Working in conservation can sometimes feel like you are constantly at the losing end of a tug-of-war; so the news that we gained 23 new Marine Conservation Zones (MCZs) has to be celebrated. That is 23 more than we had before; which we can add to the 27 existing MCZs, and 33 Special Areas of Conservation in England. The total proportion of sea now encircled in a protective box now sits at around 17%. That’s great news and a real testament to the work of those in Natural England, the Joint Nature Conservation Committee and Defra who have seen them safely through.
It can’t be easy being in these organisations – expected to do more and more; hardest hit by Government cuts and unvalued by mainstream political ideology that is looking to squeeze revenue out of the environment, rather than cherish its value. It is difficult to detect any real enthusiasm for conservation, or any sort of real drive to properly protect marine life for the future. This isn’t unusual, few Governments do.
There’s a great deal of joy and optimism in what people are sharing and saying. There’s quite a few clouds in the silver lining though – a few ‘buts’ and caveats about what our network of MPAs is or isn’t doing.
In the rest of the world, Marine Protected Areas are managed proactively – ie they say what you can and can’t do clearly and up front. The Great Barrier Reef has zones that graduate from areas where you can do just about anything, to sites which are completely off limits to everyone. Europe adopted a rather more unwieldy approach from land conservation which sets management in a more reactive approach. A crucial component enshrined in law is that if you are not sure that something is being damaged, then you better put management in place – this is called being ‘precautionary’. Spurred on by the threat of legal challenge by the Marine Conservation Society and Client Earth, England is taking a more robust and precautionary approach to ensuring that damaging fishing is excluded from protected areas. It is true that many of our MPAs aren’t yet protected in any meaningful way, but there has been more progress in the last three years than there has for the last 20.
It’s taking a long time because the bar is set very high. If you are going to be changing how the sea is used and managed, you need to be careful; but at the same time you need to be realistic and proportionate to the resources you have available. Those at the front line of managing our marine environment simply don’t have enough human or technical resources to do what is asked of them. They are being asked to build a battleship with meccano. Either the process needs to be simplified or they need to be given more money, or robust protection for our marine life is a distant hope.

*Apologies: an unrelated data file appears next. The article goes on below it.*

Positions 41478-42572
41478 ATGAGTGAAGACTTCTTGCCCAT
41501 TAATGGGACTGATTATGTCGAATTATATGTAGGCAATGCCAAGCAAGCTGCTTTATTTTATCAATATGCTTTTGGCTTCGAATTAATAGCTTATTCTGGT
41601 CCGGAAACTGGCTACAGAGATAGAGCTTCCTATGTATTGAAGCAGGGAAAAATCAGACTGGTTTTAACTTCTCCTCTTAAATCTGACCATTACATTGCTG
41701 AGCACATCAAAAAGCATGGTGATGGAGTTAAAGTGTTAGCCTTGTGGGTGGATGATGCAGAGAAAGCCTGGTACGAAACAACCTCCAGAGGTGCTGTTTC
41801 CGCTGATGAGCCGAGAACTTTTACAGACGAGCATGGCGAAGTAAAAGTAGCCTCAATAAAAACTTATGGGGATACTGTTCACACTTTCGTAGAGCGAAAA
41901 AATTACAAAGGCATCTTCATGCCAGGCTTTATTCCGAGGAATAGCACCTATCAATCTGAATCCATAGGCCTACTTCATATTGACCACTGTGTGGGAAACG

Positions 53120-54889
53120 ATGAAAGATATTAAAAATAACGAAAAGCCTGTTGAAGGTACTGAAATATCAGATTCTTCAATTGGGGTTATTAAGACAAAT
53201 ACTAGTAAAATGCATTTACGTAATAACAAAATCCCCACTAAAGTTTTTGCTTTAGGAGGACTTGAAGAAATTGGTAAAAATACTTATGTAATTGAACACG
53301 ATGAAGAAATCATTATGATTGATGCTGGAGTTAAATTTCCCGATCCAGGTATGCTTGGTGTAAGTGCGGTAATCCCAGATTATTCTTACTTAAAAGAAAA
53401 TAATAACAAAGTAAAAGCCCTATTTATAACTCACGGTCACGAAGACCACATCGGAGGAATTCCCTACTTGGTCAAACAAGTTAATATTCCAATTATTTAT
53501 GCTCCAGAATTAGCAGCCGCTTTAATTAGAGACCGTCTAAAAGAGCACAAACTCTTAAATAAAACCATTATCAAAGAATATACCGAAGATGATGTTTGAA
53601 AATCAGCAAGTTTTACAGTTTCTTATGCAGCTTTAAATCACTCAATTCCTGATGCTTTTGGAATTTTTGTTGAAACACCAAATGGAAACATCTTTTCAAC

Apart from the Azores, England has the most comprehensive and well-designed network of Marine Protected Areas in Europe and there is more comprehensive management within them too. That’s a fact, but not cause for celebration. It’s not as though Europe are world leaders in marine protection – most big MPAs in Belgium, Spain, Ireland, Holland or the Atlantic coast of France have very little meaningful protection either. I would hate this to be a race to the bottom, rather I hope that countries will want to become bolder as they see benefits begin to accrue.
The fishing industry too are saying that the continued uncertainty is hurting them – if you don’t know what is happening how can you plan your future, your mortgage, your earnings. The quote from the Cornish Fish Producers Organisation also quite rightly reminded us that fishermen absolutely rely on the health of the environment for their livelihoods. These are both strong reasons to ensure that ocean protection for England gets the resources it needs to finish the job properly and quickly.
So you see, it’s not as simple as saying the job is done, nor is it all hopeless either. Most people want to see our seas protected, but we know it’s not in the top 20 of things that the electorate really care about, and there’s the root cause. The question to ask is whether these measures are enough to protect and restore our marine environment. They aren’t; so we need to keep improving protection until we see things get much better, and the way to do that is keep reminding politicians that this is as important as education, healthcare and nuclear deterrents. After all, if we don’t have a healthy, functioning environment around us then we have no biological basis for our own survival either.
I hope that in 20 years we will look back and wonder how we managed to let our seas be so denuded and degraded for so long; how we let short term industry returns hold sway over the need for future protection. 23 MCZs is a step in the right direction, but we’ve still got a long way to go and weightier problems in store.